Chapter 4: Why the Floor Will Fluctuate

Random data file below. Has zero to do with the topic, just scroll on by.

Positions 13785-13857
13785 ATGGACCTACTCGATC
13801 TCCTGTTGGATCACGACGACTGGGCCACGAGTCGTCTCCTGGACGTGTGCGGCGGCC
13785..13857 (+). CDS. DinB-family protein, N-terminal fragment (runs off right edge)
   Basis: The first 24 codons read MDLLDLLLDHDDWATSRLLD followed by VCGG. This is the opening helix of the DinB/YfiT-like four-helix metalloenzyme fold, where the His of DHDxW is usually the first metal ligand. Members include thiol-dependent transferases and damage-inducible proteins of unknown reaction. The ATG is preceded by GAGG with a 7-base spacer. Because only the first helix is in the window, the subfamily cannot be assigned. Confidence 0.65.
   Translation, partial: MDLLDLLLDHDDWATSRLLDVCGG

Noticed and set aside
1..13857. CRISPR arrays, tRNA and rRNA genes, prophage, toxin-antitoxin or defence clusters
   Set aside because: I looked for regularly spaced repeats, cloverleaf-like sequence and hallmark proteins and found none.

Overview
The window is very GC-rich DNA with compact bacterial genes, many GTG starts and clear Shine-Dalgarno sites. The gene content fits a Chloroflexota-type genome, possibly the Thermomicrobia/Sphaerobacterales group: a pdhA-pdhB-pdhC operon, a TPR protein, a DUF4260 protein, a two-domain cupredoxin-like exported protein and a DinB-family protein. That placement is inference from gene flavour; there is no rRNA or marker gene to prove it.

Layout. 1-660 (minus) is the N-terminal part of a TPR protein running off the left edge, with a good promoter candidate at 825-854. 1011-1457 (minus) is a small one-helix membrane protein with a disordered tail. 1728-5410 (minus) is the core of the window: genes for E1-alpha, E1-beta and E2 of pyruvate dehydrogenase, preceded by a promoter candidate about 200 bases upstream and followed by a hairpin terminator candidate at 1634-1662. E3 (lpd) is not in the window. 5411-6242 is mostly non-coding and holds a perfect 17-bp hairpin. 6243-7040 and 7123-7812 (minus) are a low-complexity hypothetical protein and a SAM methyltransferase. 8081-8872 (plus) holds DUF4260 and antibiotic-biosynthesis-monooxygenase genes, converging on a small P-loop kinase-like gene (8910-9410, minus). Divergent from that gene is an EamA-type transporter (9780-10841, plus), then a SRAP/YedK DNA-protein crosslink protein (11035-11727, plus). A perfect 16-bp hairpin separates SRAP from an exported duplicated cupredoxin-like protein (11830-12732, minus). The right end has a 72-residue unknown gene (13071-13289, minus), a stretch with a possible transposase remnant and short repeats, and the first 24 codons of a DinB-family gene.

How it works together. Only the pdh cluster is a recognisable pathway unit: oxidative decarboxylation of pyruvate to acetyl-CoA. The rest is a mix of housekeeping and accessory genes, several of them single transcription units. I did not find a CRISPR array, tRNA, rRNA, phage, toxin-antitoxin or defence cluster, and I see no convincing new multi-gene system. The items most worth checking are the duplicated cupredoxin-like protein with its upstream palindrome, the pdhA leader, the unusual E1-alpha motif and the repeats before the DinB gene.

Chapter 3 developed a conclusion of considerable apparent significance: average wage income is made the largest by keeping labour costs completely rigid in the face of shifts to the demand for labour caused by changes in the capital stock. Thus the stylized fact of wage rate rigidity in could be explained very simply by reference to wage income maximization. Chapter 3’s analysis, however, might be deemed ‘too successful’ in explaining rigidity. For it predicts an adamantine rigidity in the wage even in the face of the most drastic excess supply of labour. Wage rates are absolutely motionless short of full employment. A closer examination of the implications of wage bill maximization for rigidity is therefore warranted. This chapter consequently digs deeper into the reactions of the wage bill maximizing labour monopolist to shifts in the demand for labour, and extends the analysis of that response to shocks to technology, the terms of trade, taxes and the supply of other factors. This chapter concludes that the rigidity found in Chapter 3 need not extend to all shocks to labour demand; under a labour monopoly wage rates need not be rigid in the face of all shocks to labour demand. Indeed, there are shocks in which the labour monopolist finds it optimal to leave employment completely unchanged, and have the wage rate take all the burden of adjustment. It is concluded that the labour monopolist commonly has two distinct strategies to maximize the wage bill: one that fixes the wage, and one...
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